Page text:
Facet warned me it took AGES for reviews to happen (people do have to read the thing from cover to cover after all, and then there's the publishing process if the review is in print) and that often a year was a typical waiting time, so I was sort of prepared for this. (Library Journal are yet to review it and I'm a columnist for them!) We had various pre-publication reviews from people who were sent advanced copies of the book:

  • The Library Marketing Toolkit is packed full of useful, informative and above all practical information about the best ways of getting your message across, and it should be on the shelf of every librarian and information professional | Phil Bradley

  • The Library Marketing Toolkit is brilliant and  a great addition to the library professional discourse | Andy Woodworth

  • Ned Potter's book will help any library succeed in creating a community that is aware and engaged in its library. He has written an easy to follow tool kit targeted at the specific marketing needs of librarians that is sure to become a favourite resource for anyone involved in marketing a library. There are case studies from libraries around the world that will inspire you no matter whether your library is large or small. You'll love this book! | Nancy Dowd .

Since then I've found various other reviews from journals, book review blogs etc - all of which, thankfully, have been very positive!

  • Potter's enthusiasm is infectious and he writes in a user friendly manner, not getting caught up in jargon. Concepts are explained concisely with a liberal dosing of analogies and case studies. The aim and scope of each chapter is laid out clearly from the outset and there is a useful synopsis of coverage in the introduction as well as a comprehensive index enabling readers to browse areas of interest.The Library Marketing Toolkit follows on from Facet publishing's New Professionals Toolkit published earlier this year and is certainly a useful addition to the Library office reference collection. It should prove beneficial to anyone involved in the marketing or promotion of library or information services. | CILIP Health Libraries Group Book Reviews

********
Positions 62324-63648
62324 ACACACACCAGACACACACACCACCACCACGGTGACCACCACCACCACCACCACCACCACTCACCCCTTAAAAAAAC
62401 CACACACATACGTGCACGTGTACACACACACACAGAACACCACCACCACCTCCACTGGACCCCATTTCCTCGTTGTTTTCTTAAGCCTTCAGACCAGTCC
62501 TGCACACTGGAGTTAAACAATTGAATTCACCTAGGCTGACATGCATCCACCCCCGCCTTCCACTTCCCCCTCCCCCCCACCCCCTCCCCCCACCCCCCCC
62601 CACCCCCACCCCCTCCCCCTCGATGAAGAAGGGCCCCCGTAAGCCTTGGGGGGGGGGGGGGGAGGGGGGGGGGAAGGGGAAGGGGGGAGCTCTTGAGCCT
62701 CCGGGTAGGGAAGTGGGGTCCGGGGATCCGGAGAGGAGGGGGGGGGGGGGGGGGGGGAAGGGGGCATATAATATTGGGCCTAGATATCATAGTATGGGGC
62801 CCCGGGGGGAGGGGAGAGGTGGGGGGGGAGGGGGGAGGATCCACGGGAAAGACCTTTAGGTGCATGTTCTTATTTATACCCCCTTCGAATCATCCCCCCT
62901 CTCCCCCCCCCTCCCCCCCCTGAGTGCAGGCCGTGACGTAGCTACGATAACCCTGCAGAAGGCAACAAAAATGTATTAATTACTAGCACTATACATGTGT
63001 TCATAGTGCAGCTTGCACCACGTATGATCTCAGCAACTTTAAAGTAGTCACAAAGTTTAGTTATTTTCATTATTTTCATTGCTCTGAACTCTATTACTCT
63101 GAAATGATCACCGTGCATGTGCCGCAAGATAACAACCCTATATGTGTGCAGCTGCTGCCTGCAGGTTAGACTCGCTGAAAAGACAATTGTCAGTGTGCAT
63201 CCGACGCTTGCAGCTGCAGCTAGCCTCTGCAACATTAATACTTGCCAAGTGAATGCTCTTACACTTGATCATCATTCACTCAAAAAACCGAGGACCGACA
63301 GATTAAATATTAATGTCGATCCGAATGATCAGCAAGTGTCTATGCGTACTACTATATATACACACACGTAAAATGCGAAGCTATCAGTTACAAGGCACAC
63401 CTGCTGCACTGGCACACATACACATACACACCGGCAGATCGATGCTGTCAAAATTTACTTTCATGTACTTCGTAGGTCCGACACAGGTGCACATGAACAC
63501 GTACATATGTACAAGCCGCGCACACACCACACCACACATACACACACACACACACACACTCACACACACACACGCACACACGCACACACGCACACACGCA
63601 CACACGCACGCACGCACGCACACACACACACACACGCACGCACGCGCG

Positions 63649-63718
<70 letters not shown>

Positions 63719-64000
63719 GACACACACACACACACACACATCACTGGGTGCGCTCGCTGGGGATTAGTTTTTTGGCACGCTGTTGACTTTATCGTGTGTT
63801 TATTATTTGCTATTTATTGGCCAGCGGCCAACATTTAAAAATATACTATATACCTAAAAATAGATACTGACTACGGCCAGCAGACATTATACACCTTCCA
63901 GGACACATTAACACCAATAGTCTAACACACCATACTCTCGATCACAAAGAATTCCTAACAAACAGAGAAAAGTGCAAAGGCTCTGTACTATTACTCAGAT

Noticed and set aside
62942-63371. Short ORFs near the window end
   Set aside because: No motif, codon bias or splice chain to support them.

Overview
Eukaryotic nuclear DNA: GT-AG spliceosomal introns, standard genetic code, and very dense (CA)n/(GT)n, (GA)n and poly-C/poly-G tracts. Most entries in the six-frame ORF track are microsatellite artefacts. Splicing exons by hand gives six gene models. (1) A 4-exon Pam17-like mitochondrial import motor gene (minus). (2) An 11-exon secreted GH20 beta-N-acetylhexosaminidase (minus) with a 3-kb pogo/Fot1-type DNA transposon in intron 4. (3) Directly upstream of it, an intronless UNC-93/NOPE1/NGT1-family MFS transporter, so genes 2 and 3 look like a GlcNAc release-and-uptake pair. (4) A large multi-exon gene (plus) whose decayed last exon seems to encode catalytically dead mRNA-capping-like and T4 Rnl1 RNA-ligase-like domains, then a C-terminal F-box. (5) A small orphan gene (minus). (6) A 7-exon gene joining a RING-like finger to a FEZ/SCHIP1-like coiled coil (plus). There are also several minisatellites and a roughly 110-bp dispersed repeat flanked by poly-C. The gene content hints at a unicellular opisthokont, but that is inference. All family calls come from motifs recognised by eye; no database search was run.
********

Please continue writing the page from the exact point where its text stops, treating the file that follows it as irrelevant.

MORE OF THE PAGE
• So the questions for me on opening this book were “do we need another book on marketing libraries”, and “does this one offer anything different?”. And I am happy to say that this is not a traditional marketing text. It offers a contemporary perspective on what marketing means for libraries now answers are “yes we do need another book on marketing libraries” and “yes it does offer something different”. This book showcases the best of contemporary marketing practices from libraries all over the world. The case studies with the author's illuminating focus on key points of learning are, for me, the added value which differentiates this book from other marketing books.| Library Management Journal

  • That word—marketing—means so many different things to different people. In Ned Potter’s book The Library Marketing Toolkit, the complex process is divided up into distinct and manageable interdependent projects. I am certain I will be referring back to The Library Marketing Toolkit for years to come.|  Kendra Book Girl

  • From social media to old fashioned methods, and how to build a good brand, this scholarly and comprehensive guide will prove invaluable to any librarian who seeks to get the word out. The Library Marketing Toolkit is enthusiastically recommended, not to be missed | Midwest Book Review .

It's also got an average of 4.5 stars (out of 5...) on goodreads, and its only Amazon review so far is a 5 star one - yay!

No more books!

When I finished the Toolkit, I said 'never again'. The stress of writing a book in my own time, working full-time, and trying to be a proper Dad who didn't put work first, was just too much. And everyone - EVERYONE - told me, 'all authors say that but give it a while and you'll miss it, and you'll end up writing another one'.

Well, I can confirm I do NOT miss it! And I won't be writing another book - I did get asked to write one on Prezi, and I said no without hesitation. I'm delighted with all the stuff above, and maybe one day, if I'm working part time and the kids are at University or something, but for now: no more books.